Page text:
Drawing Foundation and Proper Supering

Frame from New Queen

Why do I combine the topics of drawing foundation and proper supering? Unlike humans, honey bees possess the ability to plan ahead and undertake tasks only when necessary. Drawn comb serves two primary functions: providing cells for brood rearing and storing food such as nectar, honey, or pollen. Throughout my writings spanning four decades, I’ve emphasized that “Frames of drawn comb are every beekeeper’s most valuable possession.” The process of bees secreting wax and constructing drawn comb on foundation surfaces is laborious and time-consuming, requiring approximately 8 pounds of honey to produce just 1 pound of wax. Nevertheless, year after year, both novice beekeepers and careless practitioners risk destroying their drawn combs due to negligent uncapping, extraction mishandling, and wax moth infestation. How does one encourage the formation of new foundation into comb?

Bees will not convert foundation into comb unless a nectar flow is present. In the absence of such a flow, knowledgeable beekeepers can stimulate the bees by simulating an artificial nectar flow through the provision of 1:1 sugar syrup (1 lb. sugar in 1 pint water). Continuous nectar flows are uncommon across the United States, with many areas experiencing periods as short as 4-8 weeks, or even less, such as in central Maryland. Bees often reject sheets of beeswax foundation when there’s no nectar flow, while plastic foundation is often rendered comb-resistant by bees walking on it with “dirty” feet. It cannot be stressed enough: a nectar flow is imperative to encourage bees to draw foundation into comb; there’s simply no alternative, regardless of contrary advice.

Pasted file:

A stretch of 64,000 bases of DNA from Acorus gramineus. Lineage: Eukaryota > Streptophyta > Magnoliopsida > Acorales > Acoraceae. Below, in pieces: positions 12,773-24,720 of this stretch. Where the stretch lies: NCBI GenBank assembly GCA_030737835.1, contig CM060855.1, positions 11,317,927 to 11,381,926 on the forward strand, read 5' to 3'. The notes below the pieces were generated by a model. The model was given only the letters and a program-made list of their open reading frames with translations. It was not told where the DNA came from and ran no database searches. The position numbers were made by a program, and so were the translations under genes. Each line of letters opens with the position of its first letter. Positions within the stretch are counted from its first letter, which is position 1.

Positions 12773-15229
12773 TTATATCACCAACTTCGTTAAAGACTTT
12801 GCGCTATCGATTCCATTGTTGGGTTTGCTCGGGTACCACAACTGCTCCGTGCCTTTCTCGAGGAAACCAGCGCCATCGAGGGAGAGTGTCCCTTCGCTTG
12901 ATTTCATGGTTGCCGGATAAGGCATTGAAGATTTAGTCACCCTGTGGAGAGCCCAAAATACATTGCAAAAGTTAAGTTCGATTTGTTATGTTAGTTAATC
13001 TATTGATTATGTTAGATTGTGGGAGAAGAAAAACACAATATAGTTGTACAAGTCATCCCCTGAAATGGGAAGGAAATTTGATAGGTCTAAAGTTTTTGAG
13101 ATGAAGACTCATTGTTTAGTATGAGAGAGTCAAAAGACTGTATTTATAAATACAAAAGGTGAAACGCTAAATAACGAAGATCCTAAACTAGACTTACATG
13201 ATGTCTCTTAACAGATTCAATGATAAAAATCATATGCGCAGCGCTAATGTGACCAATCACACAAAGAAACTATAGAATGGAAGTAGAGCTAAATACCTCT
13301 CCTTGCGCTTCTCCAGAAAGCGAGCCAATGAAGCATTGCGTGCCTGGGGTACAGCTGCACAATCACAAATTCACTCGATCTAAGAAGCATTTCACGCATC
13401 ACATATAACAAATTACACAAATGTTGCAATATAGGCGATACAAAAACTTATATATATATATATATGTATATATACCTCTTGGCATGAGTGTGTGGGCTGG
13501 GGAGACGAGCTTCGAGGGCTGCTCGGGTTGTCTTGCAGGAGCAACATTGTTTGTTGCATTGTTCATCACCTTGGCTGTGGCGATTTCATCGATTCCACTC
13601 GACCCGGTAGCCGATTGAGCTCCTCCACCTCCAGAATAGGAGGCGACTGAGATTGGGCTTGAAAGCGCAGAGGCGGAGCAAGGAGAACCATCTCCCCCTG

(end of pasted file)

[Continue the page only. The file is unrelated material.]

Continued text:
How can a novice beekeeper convert 20 or 30 frames of foundation into drawn comb from a package of bees or additional frames from a nuc? Never install more than one super containing all 10 frames of foundation onto a colony. These frames, always 10, should be tightly arranged with end bars touching, leaving any unused space at the sides of the super. Continuously feed 1:1 sugar syrup, preferably using an inverted glass gallon jar with very fine, 5/64″ holes drilled in the lid. It’s crucial to maintain this feeding regimen uninterrupted from April to September. This is the only method to compel bees to construct 20-30 frames of foundation into drawn comb. If a genuine nectar flow occurs, bees will cease taking sugar syrup, favoring real nectar, but may still consume the syrup during periods when flying is impossible, such as at night or during rainy days. Once approximately 6-7 frames of foundation are well drawn into comb, shift the undrawn frames to the center and the fully drawn frames to the sides, then introduce a second super of foundation. Repeat this process for subsequent supers.

In summary, foundation cannot be drawn without a nectar flow. Attempting to mix frames of foundation with drawn comb often results in a messy outcome for both. Therefore, it’s advisable to consistently place 10 tightly packed frames of foundation into a super and avoid attempting to draw more than one super of foundation at a time.

A word of caution: Honey (and sugar syrup) stored in these newly drawn combs should be reserved for winter bee feed or stored in the freezer for use in nucs or splits the following spring.

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